Friskiness not in the Scope of Employment

December 16, 2010 ( - A public servant injured while she was having sex on a work trip can't get any workers' compensation.

The Australian Associated Press reports that the woman was told she should have let her employer know she planned to get frisky if she wanted to be able to claim worker’s compensation. The woman suffered a nose injury and damaged teeth when a glass light fitting came away from the wall as she was having sex with a man in a country town.  

Activities pursued in a hotel room “in the ordinary purview of human life” should be compensatable,” the women’s barrister, Leo Gray, told a hearing last month, according to the news report. “If it happens at the place the employer has encouraged you to be for the evening, and doesn’t involve gross misconduct or self-harm, why shouldn’t it be?”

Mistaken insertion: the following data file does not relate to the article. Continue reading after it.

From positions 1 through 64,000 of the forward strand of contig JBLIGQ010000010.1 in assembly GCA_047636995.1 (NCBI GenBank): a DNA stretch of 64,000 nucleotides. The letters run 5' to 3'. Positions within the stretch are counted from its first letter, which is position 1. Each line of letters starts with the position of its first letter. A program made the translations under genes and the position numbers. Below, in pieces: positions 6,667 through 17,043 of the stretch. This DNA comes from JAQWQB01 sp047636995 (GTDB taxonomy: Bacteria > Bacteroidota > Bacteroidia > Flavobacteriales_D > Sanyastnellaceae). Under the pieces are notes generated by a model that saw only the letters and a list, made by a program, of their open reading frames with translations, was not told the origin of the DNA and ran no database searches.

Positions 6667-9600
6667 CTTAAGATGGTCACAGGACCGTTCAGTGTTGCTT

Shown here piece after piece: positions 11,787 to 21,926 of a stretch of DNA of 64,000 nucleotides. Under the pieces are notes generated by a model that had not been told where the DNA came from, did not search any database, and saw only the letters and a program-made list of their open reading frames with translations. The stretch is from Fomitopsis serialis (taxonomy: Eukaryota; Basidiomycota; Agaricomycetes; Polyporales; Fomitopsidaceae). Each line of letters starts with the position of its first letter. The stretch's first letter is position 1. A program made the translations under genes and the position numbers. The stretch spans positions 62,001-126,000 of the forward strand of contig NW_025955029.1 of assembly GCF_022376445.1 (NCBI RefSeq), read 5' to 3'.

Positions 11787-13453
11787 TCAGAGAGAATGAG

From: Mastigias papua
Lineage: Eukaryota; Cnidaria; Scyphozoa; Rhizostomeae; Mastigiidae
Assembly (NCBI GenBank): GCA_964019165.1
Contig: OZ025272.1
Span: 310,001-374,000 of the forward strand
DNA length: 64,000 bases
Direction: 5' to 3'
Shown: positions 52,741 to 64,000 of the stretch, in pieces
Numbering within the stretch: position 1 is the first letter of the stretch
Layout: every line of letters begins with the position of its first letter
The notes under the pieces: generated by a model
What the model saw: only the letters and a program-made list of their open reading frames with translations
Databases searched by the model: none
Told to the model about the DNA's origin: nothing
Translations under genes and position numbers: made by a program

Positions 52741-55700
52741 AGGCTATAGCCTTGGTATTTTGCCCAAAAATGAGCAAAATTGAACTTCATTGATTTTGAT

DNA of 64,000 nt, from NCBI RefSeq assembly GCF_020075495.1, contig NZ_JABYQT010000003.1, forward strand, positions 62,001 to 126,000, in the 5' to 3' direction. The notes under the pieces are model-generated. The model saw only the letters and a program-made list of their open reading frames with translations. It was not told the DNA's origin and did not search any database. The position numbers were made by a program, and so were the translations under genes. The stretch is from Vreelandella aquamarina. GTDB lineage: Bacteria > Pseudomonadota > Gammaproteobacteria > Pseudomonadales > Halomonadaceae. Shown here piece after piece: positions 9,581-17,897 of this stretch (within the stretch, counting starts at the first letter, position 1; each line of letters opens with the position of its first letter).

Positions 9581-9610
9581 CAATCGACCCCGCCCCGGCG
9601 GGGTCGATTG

However, counsel for the work safety agency Comcare told the appeal hearing “a frolic of the applicant’s own” could only result in compensation in certain circumstances. “If it is a quintessentially private activity it is not fair that taxpayers pay for the consequences of that activity,” the attorney said.  

While sleeping, showering and using the toilet are incidental to work “having sex is a different kettle of fish”, he added. “If they wanted to be protected by worker’s compensation they would need to let their employer know.” 

The Administrative Appeals Tribunal (AAT) upheld Comcare’s original decision not to award compensation, but refused to publish its reasons because it “received concrete evidence that the applicant may act on suicidal tendencies if the reasons were made public.”